“How much authority is it safe to focus in a central government?” Brin asked, taking a skeptical, evolutionary approach. “How the hell do we get there [to freedom]?”
Despite Brin’s complimentary remarks about libertarianism, he calls himself a Democrat. “The reason I”m not a Libertarian is because they have no chance of getting power. The reason I’m not a Republican is because they talk about ending regulations, but Jimmy Carter deregulated five times as much as Reagan.”
Yet it’s clear where Brin’s sympathies lie in the long run. Just read his books. Brin won the 1984 Worldcon Award for Best Novel for Startide Rising, an epic intergalactic adventure mystery in which it turns out that human beings are virtually the only admirable—and libertarian—species in a power-politics galaxy of species enslaving each other. His Stardiver, which takes place in the same universe as Startide Rising, focuses on a human expedition into the center of the sun that is sabotaged by political intrigue, while his 1984 fantasy novel, The Practice Effect, (which I’m nominating for the 1985 Prometheus Award) tells the story of a scientist transported to an alternate world where he must fight to free himself and his loved one from an evil tyrant.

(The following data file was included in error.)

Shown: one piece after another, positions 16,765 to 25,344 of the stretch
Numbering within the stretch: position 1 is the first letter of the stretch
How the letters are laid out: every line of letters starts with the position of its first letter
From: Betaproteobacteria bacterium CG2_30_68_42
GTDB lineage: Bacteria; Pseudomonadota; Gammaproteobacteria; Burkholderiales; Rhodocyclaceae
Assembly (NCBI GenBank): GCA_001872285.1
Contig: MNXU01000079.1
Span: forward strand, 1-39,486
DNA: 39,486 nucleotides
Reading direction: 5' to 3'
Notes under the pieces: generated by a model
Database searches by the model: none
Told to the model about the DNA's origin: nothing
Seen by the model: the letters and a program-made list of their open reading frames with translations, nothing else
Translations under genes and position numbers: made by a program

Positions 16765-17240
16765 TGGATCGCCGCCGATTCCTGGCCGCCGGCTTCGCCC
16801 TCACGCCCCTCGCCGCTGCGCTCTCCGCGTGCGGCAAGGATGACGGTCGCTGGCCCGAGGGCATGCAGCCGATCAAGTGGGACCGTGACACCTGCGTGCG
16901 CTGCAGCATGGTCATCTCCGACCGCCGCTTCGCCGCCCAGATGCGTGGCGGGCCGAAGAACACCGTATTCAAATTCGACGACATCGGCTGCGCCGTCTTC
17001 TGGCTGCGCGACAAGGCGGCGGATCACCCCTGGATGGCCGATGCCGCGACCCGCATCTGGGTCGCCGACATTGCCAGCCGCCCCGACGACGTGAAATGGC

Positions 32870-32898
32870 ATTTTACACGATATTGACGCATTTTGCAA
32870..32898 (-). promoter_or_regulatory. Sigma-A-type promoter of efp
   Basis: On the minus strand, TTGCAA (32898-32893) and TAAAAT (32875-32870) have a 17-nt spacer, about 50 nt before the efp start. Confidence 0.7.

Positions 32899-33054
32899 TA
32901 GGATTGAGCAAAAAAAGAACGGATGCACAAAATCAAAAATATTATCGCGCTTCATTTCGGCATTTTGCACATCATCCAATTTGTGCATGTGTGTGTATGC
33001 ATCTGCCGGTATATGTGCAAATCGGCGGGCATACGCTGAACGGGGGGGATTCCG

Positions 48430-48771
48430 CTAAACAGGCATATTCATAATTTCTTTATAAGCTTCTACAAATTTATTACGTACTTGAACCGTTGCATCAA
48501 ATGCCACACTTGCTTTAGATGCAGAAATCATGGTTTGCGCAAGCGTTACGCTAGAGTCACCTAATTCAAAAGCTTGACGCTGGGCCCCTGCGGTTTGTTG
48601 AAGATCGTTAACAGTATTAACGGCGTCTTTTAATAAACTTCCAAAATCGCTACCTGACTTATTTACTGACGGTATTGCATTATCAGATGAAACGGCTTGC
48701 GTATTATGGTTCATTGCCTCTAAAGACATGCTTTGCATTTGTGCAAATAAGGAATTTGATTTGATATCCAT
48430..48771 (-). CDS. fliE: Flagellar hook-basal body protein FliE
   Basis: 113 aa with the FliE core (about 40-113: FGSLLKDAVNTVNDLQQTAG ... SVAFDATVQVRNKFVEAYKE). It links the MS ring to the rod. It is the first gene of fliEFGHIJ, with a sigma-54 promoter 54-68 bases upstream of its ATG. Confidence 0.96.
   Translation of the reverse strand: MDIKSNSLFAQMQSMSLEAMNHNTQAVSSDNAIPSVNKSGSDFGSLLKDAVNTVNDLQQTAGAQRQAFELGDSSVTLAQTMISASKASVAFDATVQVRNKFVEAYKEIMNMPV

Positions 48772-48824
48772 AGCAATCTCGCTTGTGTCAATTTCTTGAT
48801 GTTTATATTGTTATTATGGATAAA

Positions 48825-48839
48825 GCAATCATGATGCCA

Frederick Pohl (Jem, Starburst, and Gateways and Donald Kingsbury (Courtship Rite) were two panelists who objected the most to any talk about freedom. Yet even their objections were illuminating.
“I’m not in favor of the lack of freedom,” Kingsbury said. “I’m just suspicious of anyone who tries to provide it. Marx was often wrong. But he was a good critic of our modern alienation.” [see William Stoddard’s review of Courtship Rite in this issue—Editor.]
Echoing Kingsbury’s remarks, Pohl explained how throughout his life he’s heard all sorts of people—from Franklin Roosevelt to Ronald Reagan—talk about freedom, but he’s never heard an intelligent, coherent definition of it. That certainly makes sense—if Roosevelt and Reagan are typical of those whom Pohl has heard mangle that subtle concept.